SALT LAKE CITY (AP) — A bipartisan group of Utah lawmakers unveiled plans Thursday to eliminate Utah’s sales tax on groceries, provide birth control for poor women and tackle the gender pay gap — proposals that could be a tough sell in the Republican-dominated Legislature where leaders say the costs of social programs and tax credits and exemptions already have the potential to bust budgets.
Some of the bills from about a dozen lawmakers ae backed by groups like the American Civil Liberties Union, child advocacy group Voices for Utah Children, and the Salt Lake Chamber business group, but the legislators noted that not all of them support every proposal the group is working on.
The plans may also face an uphill battle in a conservative Legislature that resisted expanding Medicaid to more than 100,000 of Utah’s working poor because of concerns about the cost. Edwards said that while providing health care coverage for the working poor is a major way to help families find economic success, “We’re sort of saying, all right, maybe there’s not a lot of political appetite for that right now. Let’s try and address some other things,” Rep. Becky Edwards, R-North Salt Lake. “It’s just another way to focus on it from different angles.”
A look at some of the bills legislators discussed Thursday:
Most Read Nation & World Stories
- A 102-year-old woman is being evicted so the landlords' daughter can move in
- Harriet Tubman is already appearing on $20 bills whether Trump officials like it or not
- Parents forget newborn baby in Hamburg taxi
- Anna the anaconda got pregnant all by herself — by 'virgin birth'
- Officials fighting U.S. measles outbreaks threaten to use rare air-travel ban
TAXES AND TAX CREDITS
A proposal from Rep. John Westwood , R-Cedar City would allow the working poor to get a tax credit of up to $600 if their family has been in poverty for at least two generations and they claimed a similar federal tax credit.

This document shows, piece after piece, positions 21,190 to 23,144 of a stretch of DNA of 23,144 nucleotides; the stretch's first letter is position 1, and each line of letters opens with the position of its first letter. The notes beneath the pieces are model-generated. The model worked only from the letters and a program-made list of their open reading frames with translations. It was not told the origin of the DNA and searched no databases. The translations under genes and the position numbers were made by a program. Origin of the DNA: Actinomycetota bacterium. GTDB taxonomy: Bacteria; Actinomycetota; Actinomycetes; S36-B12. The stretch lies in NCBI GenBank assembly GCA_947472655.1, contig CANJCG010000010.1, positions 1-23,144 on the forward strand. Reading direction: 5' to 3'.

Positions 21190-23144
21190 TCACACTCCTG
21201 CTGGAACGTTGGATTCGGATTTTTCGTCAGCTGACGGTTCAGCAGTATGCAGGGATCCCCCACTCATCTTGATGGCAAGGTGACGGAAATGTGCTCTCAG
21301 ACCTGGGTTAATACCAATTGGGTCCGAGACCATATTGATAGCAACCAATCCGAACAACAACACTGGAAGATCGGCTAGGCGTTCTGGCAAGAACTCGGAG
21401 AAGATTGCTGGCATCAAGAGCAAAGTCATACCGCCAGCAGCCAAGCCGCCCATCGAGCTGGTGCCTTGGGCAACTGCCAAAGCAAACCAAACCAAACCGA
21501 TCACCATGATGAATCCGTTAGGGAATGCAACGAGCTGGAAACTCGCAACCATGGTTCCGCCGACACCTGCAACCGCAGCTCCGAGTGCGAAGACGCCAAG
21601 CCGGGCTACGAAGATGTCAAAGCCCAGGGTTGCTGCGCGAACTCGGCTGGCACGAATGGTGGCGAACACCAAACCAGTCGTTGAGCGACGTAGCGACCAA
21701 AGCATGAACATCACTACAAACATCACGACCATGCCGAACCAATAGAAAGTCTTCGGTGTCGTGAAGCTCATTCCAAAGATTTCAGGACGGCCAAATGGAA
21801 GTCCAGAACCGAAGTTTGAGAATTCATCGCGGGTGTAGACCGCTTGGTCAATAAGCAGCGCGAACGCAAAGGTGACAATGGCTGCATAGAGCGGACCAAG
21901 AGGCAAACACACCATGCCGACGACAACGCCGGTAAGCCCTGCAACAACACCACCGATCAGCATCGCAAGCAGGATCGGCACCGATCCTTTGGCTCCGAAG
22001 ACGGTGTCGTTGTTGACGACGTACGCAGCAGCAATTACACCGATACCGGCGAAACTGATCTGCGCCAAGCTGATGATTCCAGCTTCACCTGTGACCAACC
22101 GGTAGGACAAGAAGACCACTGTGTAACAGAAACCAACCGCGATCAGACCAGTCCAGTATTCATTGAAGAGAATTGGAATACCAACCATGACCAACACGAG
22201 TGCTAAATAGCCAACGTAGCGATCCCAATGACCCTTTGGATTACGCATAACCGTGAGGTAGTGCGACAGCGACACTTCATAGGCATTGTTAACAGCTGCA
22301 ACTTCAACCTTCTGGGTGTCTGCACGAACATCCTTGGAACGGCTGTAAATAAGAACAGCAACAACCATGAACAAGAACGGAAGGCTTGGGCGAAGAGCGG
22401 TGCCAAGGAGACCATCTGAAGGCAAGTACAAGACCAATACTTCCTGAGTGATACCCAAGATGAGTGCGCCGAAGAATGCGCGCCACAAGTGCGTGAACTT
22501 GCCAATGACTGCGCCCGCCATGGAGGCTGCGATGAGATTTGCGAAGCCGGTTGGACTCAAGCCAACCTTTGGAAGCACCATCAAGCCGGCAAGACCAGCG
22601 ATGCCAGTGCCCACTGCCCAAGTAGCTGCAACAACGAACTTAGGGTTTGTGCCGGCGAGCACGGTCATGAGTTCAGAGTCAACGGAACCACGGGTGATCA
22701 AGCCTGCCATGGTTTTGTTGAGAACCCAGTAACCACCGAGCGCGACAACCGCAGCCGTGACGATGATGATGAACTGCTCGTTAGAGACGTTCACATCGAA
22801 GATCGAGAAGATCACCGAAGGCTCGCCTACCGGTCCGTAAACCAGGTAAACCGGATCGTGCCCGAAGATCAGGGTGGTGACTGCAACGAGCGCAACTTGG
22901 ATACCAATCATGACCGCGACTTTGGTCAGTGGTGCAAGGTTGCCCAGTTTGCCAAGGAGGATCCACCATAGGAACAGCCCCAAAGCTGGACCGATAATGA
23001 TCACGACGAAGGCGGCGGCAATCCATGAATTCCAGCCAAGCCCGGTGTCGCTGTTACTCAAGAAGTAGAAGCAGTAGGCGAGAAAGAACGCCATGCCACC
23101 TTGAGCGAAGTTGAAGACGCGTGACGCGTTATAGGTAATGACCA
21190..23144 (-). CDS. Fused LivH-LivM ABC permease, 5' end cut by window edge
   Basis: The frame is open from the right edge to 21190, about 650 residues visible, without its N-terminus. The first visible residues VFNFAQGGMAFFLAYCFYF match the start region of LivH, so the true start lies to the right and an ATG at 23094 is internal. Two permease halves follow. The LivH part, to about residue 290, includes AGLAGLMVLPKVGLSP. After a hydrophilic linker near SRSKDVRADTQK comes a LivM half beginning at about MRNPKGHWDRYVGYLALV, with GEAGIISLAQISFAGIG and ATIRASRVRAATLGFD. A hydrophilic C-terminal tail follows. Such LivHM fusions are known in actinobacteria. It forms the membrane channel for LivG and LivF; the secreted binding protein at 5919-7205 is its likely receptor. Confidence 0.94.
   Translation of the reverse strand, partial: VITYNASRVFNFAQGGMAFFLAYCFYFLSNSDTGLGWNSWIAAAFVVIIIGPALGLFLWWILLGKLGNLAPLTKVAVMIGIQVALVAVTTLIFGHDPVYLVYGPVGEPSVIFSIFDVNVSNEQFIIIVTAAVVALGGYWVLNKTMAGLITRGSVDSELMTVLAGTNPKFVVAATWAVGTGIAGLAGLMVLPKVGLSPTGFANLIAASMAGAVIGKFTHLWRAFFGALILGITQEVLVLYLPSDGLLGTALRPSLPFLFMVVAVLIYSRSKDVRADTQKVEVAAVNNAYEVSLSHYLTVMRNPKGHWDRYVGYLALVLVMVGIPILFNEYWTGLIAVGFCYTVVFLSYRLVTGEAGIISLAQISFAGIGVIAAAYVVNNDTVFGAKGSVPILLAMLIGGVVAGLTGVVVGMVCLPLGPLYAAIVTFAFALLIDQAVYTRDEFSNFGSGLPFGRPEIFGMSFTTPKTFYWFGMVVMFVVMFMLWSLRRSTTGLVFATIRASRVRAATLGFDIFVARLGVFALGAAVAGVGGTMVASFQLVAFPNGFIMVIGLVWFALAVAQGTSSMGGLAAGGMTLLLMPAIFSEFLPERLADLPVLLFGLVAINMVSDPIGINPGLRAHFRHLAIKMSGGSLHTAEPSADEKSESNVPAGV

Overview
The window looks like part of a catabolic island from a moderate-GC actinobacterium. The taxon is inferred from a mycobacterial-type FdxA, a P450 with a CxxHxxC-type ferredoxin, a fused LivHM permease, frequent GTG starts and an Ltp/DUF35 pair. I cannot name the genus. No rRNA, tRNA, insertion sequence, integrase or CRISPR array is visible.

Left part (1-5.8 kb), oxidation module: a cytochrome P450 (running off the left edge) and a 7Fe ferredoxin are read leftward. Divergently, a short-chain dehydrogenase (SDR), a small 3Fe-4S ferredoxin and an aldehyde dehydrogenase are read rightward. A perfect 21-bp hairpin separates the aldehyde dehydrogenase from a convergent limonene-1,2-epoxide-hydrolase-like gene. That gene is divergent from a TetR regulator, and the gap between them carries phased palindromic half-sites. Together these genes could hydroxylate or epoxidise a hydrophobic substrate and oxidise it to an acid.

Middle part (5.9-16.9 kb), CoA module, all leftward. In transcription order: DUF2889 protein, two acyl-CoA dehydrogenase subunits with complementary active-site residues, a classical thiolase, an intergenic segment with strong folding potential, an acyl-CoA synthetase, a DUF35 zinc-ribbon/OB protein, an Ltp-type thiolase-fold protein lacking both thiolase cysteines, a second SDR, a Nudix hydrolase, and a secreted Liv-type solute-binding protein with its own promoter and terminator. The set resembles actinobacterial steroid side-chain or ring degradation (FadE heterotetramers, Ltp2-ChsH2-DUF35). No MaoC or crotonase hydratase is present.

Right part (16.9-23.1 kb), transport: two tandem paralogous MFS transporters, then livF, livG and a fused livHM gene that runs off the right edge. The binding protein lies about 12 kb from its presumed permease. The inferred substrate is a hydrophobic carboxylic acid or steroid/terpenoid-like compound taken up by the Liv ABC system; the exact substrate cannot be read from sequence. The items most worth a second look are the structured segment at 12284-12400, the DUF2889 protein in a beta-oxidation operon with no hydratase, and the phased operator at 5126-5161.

Rep. Tim Quinn, R-Heber City, spoke of his plans to eliminate Utah’s 1.75 percent sales tax on groceries. To pay for the cut, Quinn would raise Utah’s sales tax rate to 4.94 percent, up from its current 4.7 percent rate. Quinn said he’s a conservative but he sees the proposal as a moral issue. If everyone pays a little bit more for clothes and other goods, the poorest will get some relief when buying groceries. Democratic Rep. Susan Duckworth of Salt Lake City says she also plans to bring back a twice-rejected plan to exempt tampons, disposable diapers and other incontinence products from the sales tax.
Republican Rep. Ray Ward has a proposed a program that would cover the costs of birth control for poor women who aren’t eligible for Medicaid or other government insurance programs. Ward says the plan could help women and their families climb out of poverty by preventing unwanted pregnancies and would save taxpayer money and prevent abortions.
Rep. Elizabeth Weight, D-West Valley City, has a proposal that would provide six weeks of paid parental leave for state employees who adopt a new child or give birth to a new child. Edwards said she is working on bills creating a tax credit for businesses that offer paid family and medical leave and savings accounts that families and companies can pay into to help fund workers’ child care costs.
Edwards has a proposal in the works to require all of Utah’s small businesses to comply with the state’s workplace discrimination laws. The state law protects against discrimination based on factors like race, religion, sexual orientation and sex and currently exempts businesses with fewer than 15 employees. Rep. Jim Dunnigan, R-Taylorsville, said his bill will work to ensure workers face a fair process when pursing a claim of discrimination against their employer. His plan is a response to an audit last year that found the state agency that investigates discrimination complaints sides with workers less than 1 percent of the time, and its mediators are instructed by law to encourage workers to accept a settlement.